The 32-year-old singer-guitarist from Barbados, whose specialty is "reggae-tising" songs, hooked the co-hosting gig by turning up to the inaugural Busk-Off in 2004.

"I got into the final," Gill says. "I didn't have much to play at the time. They were having a massive jam session. I was at a loss, so I took up the mic and started making up a song as we went along and had a good old time, everybody dancing. Afterwards Debbie Dawson from [Waverley] Council and Cathy [Levins, organiser] said, 'That was fun. You'll have to come and co-host next year.'"

Waverley Council runs the event each year as a way of distributing free Oxford Street mall busking permits.

"Listening to great music as you come around the corner is just so fantastic," Levins says.

"It can absolutely change the colour of your day. Listening to something really bad as you come around the corner is not so good, so creating the competition allowed us to create a series of busking permits and we've left it in the hands of the judges."

Performers will have up to seven minutes each during today's and Saturday's two-hour sessions. The event ends with the aforementioned finalists' jam.

"That's the fun bit," Levins says. "It's literally a busk-off."

Meanwhile, in the city, you have to fork out $40 a year, or $10 for three months, to busk. That is, unless your act is considered potentially dangerous, in which case you'll find yourself performing an audition in the Bay Street truck depot in front of "peer judges" such as veteran busker J-P McKendry, a ruck of council workers (shovels optional) and Sydney City Council's Kiersten Fishburn.

"Ten dollars is pretty reasonable for three months," Fishburn says. "If you can't recoup that pretty quickly in the city then possibly you need to rethink your busking act.

"The ones we audition are the ones that could be construed as dangerous - that's fire, knife juggling, chainsaw juggling, axe juggling, anything that potentially holds a risk.

"We get a whole diversity like people on unicycles who are juggling knives and fire simultaneously.

"We get some pretty eccentric characters - they're buskers who have travelled the whole world. We also get people for whom busking is a total career change. We had someone who had been the spruiker at Kings Cross who has moved on to busking - he was very excited to get his licence."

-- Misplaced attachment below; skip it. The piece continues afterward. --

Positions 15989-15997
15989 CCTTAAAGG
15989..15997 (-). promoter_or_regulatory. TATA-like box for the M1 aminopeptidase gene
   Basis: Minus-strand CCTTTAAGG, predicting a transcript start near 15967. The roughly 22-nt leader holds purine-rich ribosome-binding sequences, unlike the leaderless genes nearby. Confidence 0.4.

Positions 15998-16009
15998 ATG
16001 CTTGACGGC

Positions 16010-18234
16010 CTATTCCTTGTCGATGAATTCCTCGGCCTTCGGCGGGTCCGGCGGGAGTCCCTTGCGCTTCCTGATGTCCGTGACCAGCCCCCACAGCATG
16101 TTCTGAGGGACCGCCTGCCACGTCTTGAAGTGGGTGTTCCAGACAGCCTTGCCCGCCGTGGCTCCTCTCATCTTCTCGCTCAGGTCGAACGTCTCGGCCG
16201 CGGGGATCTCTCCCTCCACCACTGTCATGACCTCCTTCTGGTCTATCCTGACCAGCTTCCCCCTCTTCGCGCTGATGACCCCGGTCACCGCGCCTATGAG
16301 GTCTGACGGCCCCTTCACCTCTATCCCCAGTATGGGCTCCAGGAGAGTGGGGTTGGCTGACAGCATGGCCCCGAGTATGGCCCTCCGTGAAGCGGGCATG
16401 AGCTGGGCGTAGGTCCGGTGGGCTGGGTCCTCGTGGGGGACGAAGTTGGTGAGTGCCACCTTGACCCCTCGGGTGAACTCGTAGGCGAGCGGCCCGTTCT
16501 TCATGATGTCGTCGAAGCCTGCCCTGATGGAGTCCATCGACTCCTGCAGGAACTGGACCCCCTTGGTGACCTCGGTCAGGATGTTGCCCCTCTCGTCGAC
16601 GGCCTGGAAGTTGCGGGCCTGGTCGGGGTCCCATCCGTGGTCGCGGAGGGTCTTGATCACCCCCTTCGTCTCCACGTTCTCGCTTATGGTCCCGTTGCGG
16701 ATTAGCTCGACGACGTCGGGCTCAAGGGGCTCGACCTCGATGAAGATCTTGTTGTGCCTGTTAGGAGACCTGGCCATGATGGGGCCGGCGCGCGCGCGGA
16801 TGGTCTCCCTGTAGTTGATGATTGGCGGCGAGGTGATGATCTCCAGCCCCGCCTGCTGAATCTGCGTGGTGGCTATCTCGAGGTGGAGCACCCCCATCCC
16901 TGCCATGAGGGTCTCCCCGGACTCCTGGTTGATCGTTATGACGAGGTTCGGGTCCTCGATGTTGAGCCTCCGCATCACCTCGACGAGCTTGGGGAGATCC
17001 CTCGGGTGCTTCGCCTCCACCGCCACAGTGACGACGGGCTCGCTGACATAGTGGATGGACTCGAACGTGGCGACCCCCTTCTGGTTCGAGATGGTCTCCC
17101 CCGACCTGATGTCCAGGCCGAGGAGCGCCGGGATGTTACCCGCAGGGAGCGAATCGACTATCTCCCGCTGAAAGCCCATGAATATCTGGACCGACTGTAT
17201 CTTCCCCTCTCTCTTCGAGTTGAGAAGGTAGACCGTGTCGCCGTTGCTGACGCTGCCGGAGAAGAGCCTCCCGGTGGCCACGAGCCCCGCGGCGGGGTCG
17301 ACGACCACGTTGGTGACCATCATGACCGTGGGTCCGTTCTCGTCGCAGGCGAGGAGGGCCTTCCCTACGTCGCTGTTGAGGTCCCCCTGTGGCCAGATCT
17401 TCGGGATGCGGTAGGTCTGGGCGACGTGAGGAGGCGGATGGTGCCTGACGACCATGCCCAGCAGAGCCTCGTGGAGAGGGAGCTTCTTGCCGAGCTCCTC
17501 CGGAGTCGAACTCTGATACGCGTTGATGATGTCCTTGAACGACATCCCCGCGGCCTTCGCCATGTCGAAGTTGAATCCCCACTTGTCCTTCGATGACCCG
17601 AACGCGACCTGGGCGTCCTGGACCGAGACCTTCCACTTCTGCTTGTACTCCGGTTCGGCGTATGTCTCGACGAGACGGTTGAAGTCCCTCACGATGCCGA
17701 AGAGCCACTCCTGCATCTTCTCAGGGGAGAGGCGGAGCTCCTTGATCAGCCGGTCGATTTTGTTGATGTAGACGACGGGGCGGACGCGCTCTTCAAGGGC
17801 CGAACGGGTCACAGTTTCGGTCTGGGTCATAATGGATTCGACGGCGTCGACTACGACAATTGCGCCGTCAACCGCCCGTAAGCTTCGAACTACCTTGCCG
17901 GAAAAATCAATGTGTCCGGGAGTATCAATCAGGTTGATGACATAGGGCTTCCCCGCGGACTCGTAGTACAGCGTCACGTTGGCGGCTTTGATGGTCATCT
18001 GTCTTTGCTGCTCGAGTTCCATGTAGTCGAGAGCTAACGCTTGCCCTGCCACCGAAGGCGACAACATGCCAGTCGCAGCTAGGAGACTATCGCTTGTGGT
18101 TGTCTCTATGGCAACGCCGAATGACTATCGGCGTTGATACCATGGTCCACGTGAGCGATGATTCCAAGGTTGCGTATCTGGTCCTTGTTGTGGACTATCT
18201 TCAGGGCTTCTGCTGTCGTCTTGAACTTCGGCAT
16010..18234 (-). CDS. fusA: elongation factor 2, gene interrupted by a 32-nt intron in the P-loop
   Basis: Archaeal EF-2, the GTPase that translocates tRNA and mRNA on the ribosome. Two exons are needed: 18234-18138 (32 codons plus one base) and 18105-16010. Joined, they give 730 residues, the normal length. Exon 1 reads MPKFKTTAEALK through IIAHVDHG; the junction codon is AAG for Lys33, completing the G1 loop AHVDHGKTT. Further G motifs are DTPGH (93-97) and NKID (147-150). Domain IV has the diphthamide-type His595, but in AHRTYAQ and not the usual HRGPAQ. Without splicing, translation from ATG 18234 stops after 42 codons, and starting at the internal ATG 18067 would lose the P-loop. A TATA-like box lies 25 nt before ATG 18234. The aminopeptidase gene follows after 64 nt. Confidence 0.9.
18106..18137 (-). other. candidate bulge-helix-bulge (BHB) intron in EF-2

Could busking be the new sea change?

"For some it is but what we tend to see is that there are a lot of people who have busking run in their family," Fishburn says.

Like carnies?

"I don't want to use the word 'carnies' - that has interesting connotations. They're a kind of contemporary circus on the city streets."

Fishburn does occasionally fail acts.

"People who have failed to undertake their act safely," she says.

"That can involve one of the busking auditioners walking behind them and they've got no awareness. When you translate that into a crowd scene you can imagine there are issues. One person was juggling fire and his firestick landed on his own head."

Michael Jackson jokes aside, Fishburn finds that those buskers who make it through can end up with a following.

"They have their own fan club so if they move from a particular site we get phone calls asking where they've gone."

The winners of last year's Busk-Off, Angus and Julia Stone, have gone on to snatch record deals as well as Triple J airplay.

Gill is happy with the simpler pleasures busking has given him, even if he's afraid to follow it up sometimes.

"I would assume that a percentage of all those girls who ask, and the guys who are you know 'I have a place' or 'I have a party'. Maybe one or two of those but I dare not go there."

Busk Off 06
Today and Saturday, noon-2pm, Oxford Street Mall, Bondi Junction, pre-registration at

Saturday, November 04, 2006

article - Who Killed The Electric Car?

Electric car murdered twice

Benito Di Fonzo
November 3, 2006 (Metro, Sydney Morning Herald)

The electric car was murdered twice. According to filmmaker Chris Paine, it was first whacked a century ago, though most people wouldn't know unless they'd seen the archival footage in his doco, Who Killed the Electric Car?

"It's amazing, isn't it?" he says. "I was astonished when I found out [that] 100 years ago there were as many electric cars as there were gasoline cars on the road. In fact, they'd have these races between electric cars, gas cars and steam cars."

Unfortunately for the environment, a combination of oil discoveries in Texas and Henry Ford's mass production of the internal combustion engine left the electric car bleeding in the gutter. One hundred years later, it would be driven by the stars.

In 1987, General Motors' Sunraycer won the World Solar Challenge, a 3000km race from Darwin to Adelaide.

"That race changed the world because the engineers really made some huge advances," Paine says. "The Sunraycer beat Ford and the other competitors by a day or two."

Soon after, GM used Sunraycer technology to produce the prototype consumer electric car, the EV1. In 1990, California issued a mandate that auto makers produce Zero Emissions Vehicles. In 1996, a small number of EV1s hit the market, for lease only, and were snapped up, particularly by celebrities, many of whom testify on film to the speed, reliability and quietness of the cars. They include Mel Gibson, who excitedly declares the EV1 made him feel "like Batman!" Tequila helps, obviously.